Professor Akua Benjamin speaking at Black on Campus Ryerson

Professor Akua Benjamin speaking at Black on Campus Ryerson

From there, the microphone was open for students to share their experiences of being Black on Campus at Ryerson.  These experiences came from different students, different faculties, different programs and different classrooms but they all had one thing in common: anti-Black racism is prevalent at Ryerson.

What does anti-Black racism look like at Ryerson? Microaggressions being present in every classroom and acting as barriers to education.   A white professor stating they experience racism because they have a mixed daughter.  Professors being more concerned about white students’ feelings in discussions of racism.  Discussions of racism being dominated and run by white students, despite Black students being present in class. White professors acting as experts on race and racism, completely ignoring the voices and experiences of Black students, even when they have their hands raised to speak.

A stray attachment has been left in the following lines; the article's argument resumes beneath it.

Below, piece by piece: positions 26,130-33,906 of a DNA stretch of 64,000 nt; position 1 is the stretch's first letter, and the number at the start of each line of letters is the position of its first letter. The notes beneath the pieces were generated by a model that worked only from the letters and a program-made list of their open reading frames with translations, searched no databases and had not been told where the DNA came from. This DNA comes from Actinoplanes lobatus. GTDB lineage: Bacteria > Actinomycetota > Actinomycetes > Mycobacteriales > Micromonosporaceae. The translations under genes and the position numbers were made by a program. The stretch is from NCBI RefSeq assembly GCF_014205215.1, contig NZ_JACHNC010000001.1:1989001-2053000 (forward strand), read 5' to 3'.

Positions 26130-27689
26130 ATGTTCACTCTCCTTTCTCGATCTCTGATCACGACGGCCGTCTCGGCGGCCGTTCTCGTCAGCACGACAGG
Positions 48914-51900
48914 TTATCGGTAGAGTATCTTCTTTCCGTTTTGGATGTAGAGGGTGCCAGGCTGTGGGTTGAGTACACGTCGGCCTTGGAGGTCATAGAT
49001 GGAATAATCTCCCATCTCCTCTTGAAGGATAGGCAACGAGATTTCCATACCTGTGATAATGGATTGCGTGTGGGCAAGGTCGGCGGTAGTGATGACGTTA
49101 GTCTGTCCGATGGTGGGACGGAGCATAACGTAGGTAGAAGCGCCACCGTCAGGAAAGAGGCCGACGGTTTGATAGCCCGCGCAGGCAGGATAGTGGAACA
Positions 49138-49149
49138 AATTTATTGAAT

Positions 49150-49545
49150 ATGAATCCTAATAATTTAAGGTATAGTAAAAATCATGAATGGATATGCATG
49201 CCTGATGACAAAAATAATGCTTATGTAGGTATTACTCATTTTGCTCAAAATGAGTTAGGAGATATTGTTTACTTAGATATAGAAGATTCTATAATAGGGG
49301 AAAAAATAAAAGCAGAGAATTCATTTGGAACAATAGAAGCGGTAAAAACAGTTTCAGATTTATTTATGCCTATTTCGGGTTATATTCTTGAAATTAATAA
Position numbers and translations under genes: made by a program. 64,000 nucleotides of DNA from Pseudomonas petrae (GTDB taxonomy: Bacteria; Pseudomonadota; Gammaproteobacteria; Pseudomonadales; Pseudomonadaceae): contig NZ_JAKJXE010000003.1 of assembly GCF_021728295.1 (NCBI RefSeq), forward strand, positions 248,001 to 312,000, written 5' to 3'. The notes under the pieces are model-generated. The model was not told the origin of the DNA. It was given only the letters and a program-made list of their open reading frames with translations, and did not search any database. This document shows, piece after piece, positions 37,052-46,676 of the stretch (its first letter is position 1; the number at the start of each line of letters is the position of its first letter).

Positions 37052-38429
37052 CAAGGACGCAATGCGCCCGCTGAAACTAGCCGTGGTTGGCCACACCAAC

November 2015 126

Anti-Black racism at Ryerson is the environment of hostility in classrooms when political discussions arise.  Racialized students are not safe to speak in these classrooms dominated by white students, white professors and a white curriculum.  Anti-Black racism at Ryerson is the token diversity on this campus; we need more.  It’s not enough to have one Black faculty member or one Black student in a classroom.  Anti-Black racism at Ryerson is Black students experiencing harassment and discrimination with no statement from our student union.  Anti-Black racism at Ryerson is not discussing these issues in a critical way because Black students don’t make it to campus and Black faculty don’t make it to the discussion table, due to systemic racism.  Black faculty are not involved in decision making decisions, as they are often kept in precarious work such as contract positions.